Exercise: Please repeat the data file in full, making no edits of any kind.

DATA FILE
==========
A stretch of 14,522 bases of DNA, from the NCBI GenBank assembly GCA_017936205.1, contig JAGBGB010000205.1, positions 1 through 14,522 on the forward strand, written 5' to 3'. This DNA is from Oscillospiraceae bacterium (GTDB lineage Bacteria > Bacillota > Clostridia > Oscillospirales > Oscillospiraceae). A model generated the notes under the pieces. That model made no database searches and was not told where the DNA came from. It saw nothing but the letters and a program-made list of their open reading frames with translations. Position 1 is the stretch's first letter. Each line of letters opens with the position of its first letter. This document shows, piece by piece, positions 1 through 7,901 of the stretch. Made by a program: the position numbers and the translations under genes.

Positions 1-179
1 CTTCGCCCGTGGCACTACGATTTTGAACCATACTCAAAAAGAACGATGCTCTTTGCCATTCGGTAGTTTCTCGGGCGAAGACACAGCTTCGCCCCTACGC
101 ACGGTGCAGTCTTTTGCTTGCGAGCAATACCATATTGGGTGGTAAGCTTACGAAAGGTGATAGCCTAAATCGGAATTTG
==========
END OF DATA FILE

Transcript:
A stretch of 14,522 bases of DNA, from the NCBI GenBank assembly GCA_017936205.1, contig JAGBGB010000205.1, positions 1 through 14,522 on the forward strand, written 5' to 3'. This DNA is from Oscillospiraceae bacterium (GTDB lineage Bacteria > Bacillota > Clostridia > Oscillospirales > Oscillospiraceae). A model generated the notes under the pieces. That model made no database searches and was not told where the DNA came from. It saw nothing but the letters and a program-made list of their open reading frames with translations. Position 1 is the stretch's first letter. Each line of letters opens with the position of its first letter. This document shows, piece by piece, positions 1 through 7,901 of the stretch. Made by a program: the position numbers and the translations under genes.

Positions 1-179
1 CTTCGCCCGTGGCACTACGATTTTGAACCATACTCAAAAAGAACGATGCTCTTTGCCATTCGGTAGTTTCTCGGGCGAAGACACAGCTTCGCCCCTACGC
101 ACGGTGCAGTCTTTTGCTTGCGAGCAATACCATATTGGGTGGTAAGCTTACGAAAGGTGATAGCCTAAATCGGAATTTG